Levitin is not only quoted in the New York Times article, but also discusses this specific topic in his book. Apparently, teen years are “the turning point for musical preferences.” Levitin suggests that the reason for this is that adolescence is a time of self-discovery rich with highly emotional experience. For the specific reason that emotions are at the forefront, not only our cerebellum, but also our amygdala and neurotransmitters tag the songs of our adolescence as particularly important, marking them with potent nostalgic tags for later life. Now I understand why, every time I hear The Police’s Roxanne, the first memory that pops into my head is my summer camp boyfriend trying to convince me not to go work on my art project by altering the lyrics to the song and singing, “Arrrrrren, you don’t have to weave that scarf tonight.” Inevitably, it leads to a smile.
Returning to the Earth, Wind & Fire concert for a moment, I think both the performers and I were very relieved when the audience finally stood up and started “getting down.” Finally these people had tapped into their inner 1970’s teens and were dancing with memories of Shining Star. Earth Wind & Fire, a band formed in 1970, predates my adolescence. In fact, when Philip Bailey, the lead singer, commented that now they would sing some of their “baby-making songs,” I realized that there was a chance I was one of the babies made by one of their songs. (Even more interesting is that according to research in Levitin’s book, if my mother had listened to Earth Wind & Fire while I was in utero, that maybe part of what accounts for my affinity for their music.)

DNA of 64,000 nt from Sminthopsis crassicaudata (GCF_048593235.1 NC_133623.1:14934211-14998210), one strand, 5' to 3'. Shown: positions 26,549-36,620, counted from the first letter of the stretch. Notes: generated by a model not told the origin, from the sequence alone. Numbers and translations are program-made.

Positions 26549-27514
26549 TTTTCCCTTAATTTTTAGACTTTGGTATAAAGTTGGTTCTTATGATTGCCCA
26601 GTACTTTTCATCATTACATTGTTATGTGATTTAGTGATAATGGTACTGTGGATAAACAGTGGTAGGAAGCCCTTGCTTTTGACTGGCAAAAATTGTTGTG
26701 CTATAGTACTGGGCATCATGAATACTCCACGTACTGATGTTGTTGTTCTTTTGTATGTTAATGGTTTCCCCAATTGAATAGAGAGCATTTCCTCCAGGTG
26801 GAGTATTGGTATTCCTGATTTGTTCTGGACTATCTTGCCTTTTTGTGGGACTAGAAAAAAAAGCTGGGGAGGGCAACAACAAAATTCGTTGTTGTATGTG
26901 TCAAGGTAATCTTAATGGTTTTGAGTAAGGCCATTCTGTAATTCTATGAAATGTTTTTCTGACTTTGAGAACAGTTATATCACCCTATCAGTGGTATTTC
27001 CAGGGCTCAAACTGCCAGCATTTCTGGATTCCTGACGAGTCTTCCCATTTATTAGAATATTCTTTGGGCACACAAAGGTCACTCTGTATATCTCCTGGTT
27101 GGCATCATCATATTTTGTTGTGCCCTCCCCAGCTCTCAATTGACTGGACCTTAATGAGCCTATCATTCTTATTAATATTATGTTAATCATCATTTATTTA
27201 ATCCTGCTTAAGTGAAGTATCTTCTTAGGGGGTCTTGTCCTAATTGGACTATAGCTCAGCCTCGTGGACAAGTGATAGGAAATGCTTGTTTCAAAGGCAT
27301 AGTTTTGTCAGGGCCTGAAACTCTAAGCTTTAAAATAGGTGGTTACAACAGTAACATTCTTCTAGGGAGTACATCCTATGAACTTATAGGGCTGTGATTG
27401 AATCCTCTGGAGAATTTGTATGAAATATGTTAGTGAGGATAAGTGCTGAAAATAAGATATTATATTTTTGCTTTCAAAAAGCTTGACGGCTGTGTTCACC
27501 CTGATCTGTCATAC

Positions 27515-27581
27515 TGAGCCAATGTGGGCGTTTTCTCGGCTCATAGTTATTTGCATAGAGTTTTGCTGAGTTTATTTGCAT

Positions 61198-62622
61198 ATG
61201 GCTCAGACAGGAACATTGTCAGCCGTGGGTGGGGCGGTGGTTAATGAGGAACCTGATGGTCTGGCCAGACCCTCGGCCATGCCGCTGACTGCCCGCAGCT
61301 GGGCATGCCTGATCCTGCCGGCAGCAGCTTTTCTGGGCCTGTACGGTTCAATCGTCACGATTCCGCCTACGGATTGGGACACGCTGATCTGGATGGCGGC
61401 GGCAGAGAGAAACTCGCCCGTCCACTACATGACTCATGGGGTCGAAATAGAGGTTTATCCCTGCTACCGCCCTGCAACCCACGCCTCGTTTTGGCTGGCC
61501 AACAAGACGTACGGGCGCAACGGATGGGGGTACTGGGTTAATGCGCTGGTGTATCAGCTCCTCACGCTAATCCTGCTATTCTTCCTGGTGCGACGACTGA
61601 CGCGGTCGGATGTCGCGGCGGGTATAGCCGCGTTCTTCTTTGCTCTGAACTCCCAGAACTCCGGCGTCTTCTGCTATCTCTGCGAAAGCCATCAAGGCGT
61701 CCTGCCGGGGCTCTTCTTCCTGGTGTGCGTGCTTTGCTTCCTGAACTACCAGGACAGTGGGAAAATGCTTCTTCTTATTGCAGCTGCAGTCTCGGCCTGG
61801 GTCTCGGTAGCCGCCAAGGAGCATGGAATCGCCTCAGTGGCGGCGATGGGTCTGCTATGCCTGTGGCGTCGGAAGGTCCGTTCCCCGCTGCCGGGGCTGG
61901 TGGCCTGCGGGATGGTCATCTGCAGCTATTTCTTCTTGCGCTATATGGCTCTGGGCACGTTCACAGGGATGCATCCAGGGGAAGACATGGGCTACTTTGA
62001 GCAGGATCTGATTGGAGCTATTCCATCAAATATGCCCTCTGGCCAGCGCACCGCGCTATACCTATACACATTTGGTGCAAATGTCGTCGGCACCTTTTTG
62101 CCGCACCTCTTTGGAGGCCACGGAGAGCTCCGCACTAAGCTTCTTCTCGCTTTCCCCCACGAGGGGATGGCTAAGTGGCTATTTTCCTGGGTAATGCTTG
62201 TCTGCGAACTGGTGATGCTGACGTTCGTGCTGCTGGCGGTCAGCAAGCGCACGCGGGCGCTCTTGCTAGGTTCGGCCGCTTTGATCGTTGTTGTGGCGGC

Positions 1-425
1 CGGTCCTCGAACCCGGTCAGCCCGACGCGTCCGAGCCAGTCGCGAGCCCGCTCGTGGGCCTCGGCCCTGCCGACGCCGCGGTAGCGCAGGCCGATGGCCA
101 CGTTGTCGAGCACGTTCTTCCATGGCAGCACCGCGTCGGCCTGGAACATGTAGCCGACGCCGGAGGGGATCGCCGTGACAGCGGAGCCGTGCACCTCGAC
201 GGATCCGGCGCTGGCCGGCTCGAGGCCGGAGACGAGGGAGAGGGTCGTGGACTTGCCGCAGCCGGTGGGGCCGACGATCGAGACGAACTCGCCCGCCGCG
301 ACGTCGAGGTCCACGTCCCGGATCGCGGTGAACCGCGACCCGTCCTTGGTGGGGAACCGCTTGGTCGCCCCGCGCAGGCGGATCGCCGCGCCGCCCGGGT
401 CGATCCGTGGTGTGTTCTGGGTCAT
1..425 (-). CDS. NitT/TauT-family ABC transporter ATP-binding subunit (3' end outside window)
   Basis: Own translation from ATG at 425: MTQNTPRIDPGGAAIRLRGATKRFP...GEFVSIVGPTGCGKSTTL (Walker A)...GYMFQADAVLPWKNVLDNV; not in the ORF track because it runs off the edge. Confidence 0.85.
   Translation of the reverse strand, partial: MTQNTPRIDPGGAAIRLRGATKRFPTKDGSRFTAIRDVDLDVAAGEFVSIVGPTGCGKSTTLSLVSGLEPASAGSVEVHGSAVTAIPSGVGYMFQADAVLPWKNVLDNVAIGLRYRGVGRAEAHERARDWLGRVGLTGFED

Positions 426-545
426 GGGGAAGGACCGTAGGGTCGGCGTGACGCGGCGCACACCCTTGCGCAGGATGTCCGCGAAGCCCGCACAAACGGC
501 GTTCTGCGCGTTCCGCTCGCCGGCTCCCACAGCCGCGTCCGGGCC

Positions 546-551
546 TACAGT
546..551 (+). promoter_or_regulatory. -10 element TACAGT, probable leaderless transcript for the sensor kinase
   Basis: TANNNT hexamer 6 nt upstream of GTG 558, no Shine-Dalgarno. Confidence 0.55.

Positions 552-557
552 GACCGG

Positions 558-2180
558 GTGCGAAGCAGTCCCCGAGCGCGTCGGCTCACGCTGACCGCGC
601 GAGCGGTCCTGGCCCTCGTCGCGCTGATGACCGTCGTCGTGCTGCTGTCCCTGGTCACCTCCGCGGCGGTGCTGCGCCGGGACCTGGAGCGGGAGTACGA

Is Music Positive Psychology?
It is a question I have been pondering since I was first a student of positive psychology. While there are thousands of songs that make me smile, laugh, or dance, equally there are others, like Pomp and Circumstance at a graduation, that bring tears to my eyes. Yet just because a song may trigger emotions besides happiness, does that make it any less “positive psychology?’ I think not. Anything that makes us feel deeply has an important and significant use in helping us understand ourselves. Equally, going back to the notion that “Songs are our friends,” the sadness a song evokes is often counterbalanced with a sense of solace, as its familiarity allows it to soothe as it is stirs.
Finally, music is not a solitary thing. Musical tastes not only become a mark of personal identity, but they also help create social bonding and cohesion. Hence most 14 year-olds tend to like the same music, and there is something comforting when one goes to church and hears the same hymns. Elaine O’Brien investigated some of the power and potential of the collective nature of music in her article American Roots Music: Building Positive Communities Through Music Appreciation.
The title of this article is taken from an Earth, Wind & Fire song, but perhaps others recognize it as a song from Sesame Street. In my opinion, if anyone knows positive psychology, it is the Muppets. However, while singing may cheer us up, my sense is that a real understanding of how to harness the power of music in the service of positive psychology is still in its most nascent stage. While many of my articles on Positive Psychology News Daily reference specific songs, it is because I often find music is a great way for me to access my creative juices so I can figure out what I want to say. Music is indeed both primal and powerful, thus the potential it has to serve positive psychology is awesome.
So, on that note, I close with the assertion that I firmly agree with both Shakespeare and Earth, Wind & Fire, who respectively remind us that “If music be the food of love, play on,” and music has the potential to help us, “Stay young at heart.”
Hajdu, D. (2011, May 24). Forever young? In some ways, yes.. The New York Times, p. A29.
Levitin, D. J. (2007). This Is Your Brain on Music: The Science of a Human Obsession. New York: Plume Books
O’Brien, E. (2011, March 31). American roots music: building positive communities through music appreciation. Positive Psychology News.
Happy Headphones courtesy of Anita Hart
Earth, Wind & Fire at the Beacon courtesy of Andre Gustavus – used with permission
Margin Notes courtesy of Aren Cohen Gustavus – used with permission
Carole King courtesy of Andre Gustavus – used with permission
Spiral Galaxy courtesy of Patrick Hoesly
Kermit The Frog courtesy of kevygee